What is retinal laser surgery?
A laser is a concentrated beam of light that can be focused very precisely on diseased tissue. Different lasers are absorbed by different types of body tissue. Retinal lasers have been specially designed to be able to pass through non-retinal tissue (the lens and cornea) without damaging them. Lasers have become a commonly used and very powerful tool in the treatment of retinal disease. With the help of various lenses, laser beams can be focused on the retina for non-invasive surgical treatment.
How does laser surgery work?
Retinal disease is primarily treated using a thermal laser. The light energy is absorbed by specific tissue at the back of the eye and is converted to heat with this type of laser. The heat causes a very small area of damage to the retina. As the eye heals from this small area of damage the scar helps to correct the underlying retinal disease. Thermal laser can be used to seal retinal tears, close leaking blood vessels or to break down abnormal tissue or blood vessels.
How is retinal laser surgery performed?
Laser surgery is non-invasive and is commonly performed in the office. The laser can be delivered to the retina in a number of different ways depending on what part of the retina needs to be treated. A microscope and lens system, similar to the one used to examine your eye is often used (figure 1). Alternatively an indirect delivery system consisting of a laser system mounted on the retinal surgeon's head can be used.
What happens during laser treatment?
• Your pupils will be dilated
• Local anesthetic (freezing drops) will be placed in your eye.
• If an indirect laser is used you will be positioned so that that you're lying flat.
• If a microscope is used, a special contact lens will be used to hold your lids apart.
• During treatment, you will see bright flashes of light.
• The treatment usually takes 5 - 10 minutes.
Figure 1. When a microscope is used to treat the retina a small contact lens is placed on the eye to focus the laser.
Figure 2. Appearance of laser burns after pan retinal photocoagulation for diabetic retinopathy.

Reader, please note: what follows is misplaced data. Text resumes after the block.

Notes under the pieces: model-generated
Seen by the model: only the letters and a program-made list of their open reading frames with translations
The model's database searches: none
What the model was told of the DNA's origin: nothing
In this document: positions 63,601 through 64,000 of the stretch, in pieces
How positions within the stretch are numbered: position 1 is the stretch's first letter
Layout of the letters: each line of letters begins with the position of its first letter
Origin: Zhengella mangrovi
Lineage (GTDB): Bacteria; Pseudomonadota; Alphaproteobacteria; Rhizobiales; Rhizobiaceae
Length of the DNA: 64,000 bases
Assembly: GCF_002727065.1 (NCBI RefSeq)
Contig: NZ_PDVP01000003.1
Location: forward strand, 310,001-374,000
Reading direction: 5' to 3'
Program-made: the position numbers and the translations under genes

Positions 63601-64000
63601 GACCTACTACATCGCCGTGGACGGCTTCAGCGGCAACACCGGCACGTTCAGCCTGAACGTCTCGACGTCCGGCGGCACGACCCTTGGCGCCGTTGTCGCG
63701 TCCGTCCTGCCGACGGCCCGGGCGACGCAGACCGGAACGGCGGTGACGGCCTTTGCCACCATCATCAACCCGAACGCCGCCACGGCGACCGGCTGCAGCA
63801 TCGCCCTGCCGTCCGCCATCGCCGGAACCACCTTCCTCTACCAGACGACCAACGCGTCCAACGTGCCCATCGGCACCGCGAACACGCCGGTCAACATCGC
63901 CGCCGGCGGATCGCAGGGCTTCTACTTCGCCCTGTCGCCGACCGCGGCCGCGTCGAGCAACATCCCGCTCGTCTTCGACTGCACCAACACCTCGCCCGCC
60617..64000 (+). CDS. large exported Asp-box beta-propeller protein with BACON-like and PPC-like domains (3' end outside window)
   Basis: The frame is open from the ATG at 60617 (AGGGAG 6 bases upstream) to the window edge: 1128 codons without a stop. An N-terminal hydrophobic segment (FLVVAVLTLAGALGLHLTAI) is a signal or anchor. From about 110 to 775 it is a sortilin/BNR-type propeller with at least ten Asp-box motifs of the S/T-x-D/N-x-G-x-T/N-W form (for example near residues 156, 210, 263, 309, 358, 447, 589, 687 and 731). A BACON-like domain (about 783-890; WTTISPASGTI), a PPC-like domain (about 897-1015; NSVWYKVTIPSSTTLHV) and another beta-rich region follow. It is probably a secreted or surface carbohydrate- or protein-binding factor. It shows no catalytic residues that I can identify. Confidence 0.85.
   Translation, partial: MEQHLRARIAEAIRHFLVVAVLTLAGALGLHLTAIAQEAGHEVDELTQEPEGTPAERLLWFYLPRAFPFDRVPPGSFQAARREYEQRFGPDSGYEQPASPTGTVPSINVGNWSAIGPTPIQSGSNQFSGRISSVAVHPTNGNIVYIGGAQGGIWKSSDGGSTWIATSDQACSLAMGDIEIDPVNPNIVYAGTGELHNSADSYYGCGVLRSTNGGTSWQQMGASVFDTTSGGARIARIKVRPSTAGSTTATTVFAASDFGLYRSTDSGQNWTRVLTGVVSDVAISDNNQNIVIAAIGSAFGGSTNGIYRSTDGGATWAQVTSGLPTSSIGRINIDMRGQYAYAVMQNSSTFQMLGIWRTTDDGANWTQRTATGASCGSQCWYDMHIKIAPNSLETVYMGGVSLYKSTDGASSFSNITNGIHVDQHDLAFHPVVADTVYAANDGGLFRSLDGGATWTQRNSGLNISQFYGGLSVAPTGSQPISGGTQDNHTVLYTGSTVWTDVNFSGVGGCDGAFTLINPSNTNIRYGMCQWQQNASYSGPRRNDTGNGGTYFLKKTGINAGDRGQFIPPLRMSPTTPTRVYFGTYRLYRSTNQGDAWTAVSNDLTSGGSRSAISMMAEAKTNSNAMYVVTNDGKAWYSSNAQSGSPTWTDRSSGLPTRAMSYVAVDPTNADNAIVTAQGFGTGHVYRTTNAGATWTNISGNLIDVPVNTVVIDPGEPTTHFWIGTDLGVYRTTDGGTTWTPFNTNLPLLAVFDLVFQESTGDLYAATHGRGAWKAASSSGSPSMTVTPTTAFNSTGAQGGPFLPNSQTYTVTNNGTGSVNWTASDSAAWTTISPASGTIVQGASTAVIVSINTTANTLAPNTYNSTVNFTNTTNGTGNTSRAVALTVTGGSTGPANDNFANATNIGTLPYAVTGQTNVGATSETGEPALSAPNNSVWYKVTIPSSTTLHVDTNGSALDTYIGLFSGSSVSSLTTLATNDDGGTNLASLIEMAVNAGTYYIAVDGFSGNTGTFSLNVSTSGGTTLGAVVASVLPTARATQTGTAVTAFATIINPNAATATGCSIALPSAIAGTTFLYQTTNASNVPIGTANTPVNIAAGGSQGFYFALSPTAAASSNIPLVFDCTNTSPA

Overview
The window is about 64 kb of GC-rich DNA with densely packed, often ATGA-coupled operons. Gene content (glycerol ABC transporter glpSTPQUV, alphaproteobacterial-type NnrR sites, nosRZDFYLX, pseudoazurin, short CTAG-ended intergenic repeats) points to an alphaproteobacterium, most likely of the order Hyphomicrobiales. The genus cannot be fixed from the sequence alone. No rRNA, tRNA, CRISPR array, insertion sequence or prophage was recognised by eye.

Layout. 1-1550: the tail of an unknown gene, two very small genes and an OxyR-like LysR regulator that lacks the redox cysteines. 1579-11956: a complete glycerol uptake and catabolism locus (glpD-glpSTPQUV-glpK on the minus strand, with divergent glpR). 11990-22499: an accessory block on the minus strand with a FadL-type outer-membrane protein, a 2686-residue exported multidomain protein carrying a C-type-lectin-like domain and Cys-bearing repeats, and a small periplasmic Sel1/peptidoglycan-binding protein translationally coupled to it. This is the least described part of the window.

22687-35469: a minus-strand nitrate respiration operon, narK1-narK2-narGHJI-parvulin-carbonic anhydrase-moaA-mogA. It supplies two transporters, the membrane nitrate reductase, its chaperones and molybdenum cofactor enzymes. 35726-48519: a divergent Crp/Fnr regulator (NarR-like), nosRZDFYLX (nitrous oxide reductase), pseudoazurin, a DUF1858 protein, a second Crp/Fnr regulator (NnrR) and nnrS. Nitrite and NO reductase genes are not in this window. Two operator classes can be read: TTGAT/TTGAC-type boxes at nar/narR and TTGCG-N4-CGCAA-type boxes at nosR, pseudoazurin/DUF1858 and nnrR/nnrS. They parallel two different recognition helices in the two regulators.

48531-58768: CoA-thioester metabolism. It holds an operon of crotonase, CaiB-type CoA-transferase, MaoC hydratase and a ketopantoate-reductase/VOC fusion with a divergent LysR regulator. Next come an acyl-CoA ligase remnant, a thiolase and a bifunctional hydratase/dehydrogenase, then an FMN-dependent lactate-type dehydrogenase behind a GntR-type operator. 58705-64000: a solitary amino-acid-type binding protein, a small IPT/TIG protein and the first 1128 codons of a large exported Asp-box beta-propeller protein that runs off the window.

Does laser surgery hurt?
Laser treatment is almost always painless. Most people find the bright lights more uncomfortable than the actual energy from the laser. If you need more extensive laser, sometimes you will have discomfort during the laser treatment.
How should I prepare for laser treatment?
• Because your eye(s) will be dilated, someone should accompany you.
• Take your eye drops and all medications as usual.
• Bring a dark pair of sunglasses to wear after your treatment
What to expect after laser surgery?
• Pain: Most patients have little if any pain following retinal laser surgery. Patients who require more extensive laser may have an ache inside the eye or around the eye. If you have discomfort after the surgery, rest and take Tylenol, ibuprofen, or another over the counter pain reliever.
• Blurred vision: It is common to have blurry vision for the first few hours after laser surgery.
• Activity- For some laser you need to restrict your activity. Your doctor will instruct you about any activities that you should limit.
• Call immediately if you are experiencing increasing pain or decreased vision.
What retinal diseases are treated with laser surgery?
Laser is used to create tiny burns around the retinal tears. The healing that occurs after the laser burns essentially spot-welds the retina down and prevents the tear from causing a retinal detachment. If not treated, fluid can leak through these tears and cause the retina to detach, leading to vision loss.
Most commonly seen in Diabetic Retinopathy and Retinal Vein Occlusions. Macular edema often develops because fluid and blood leak from damaged blood vessels near the center of the vision. Very gentle laser is used to seal up the leaking blood vessels and can help prevent vision loss.
Most commonly seen in Diabetic Retinopathy, Retinal Vein Occlusions, and Retinal Artery Occlusions. In these conditions, because of the lack of normal amounts of oxygen in the eye, abnormal blood vessels can grow inside the eye (neovascularization). These new blood vessels are very problematic because they tend to bleed and can cause severe vision loss or blindness. Because of the severe nature of retinal neovascularization, a more extensive laser treatment, called Pan Retinal Photocoagulation, is needed. Laser treatment is then scattered into many points (often times over 1,000 laser spots) in order to stop the abnormal blood vessels from growing (figure 2).
Most commonly seen in Wet Macular Degeneration and Ocular Histoplasmosis Syndrome. Because of the damage to the back of the eye with these conditions, abnormal blood vessels can grow under the retina in some people. These abnormal blood vessels can bleed and cause permanent vision loss. Sometimes these abnormal blood vessels can be treated with laser treatment to destroy them.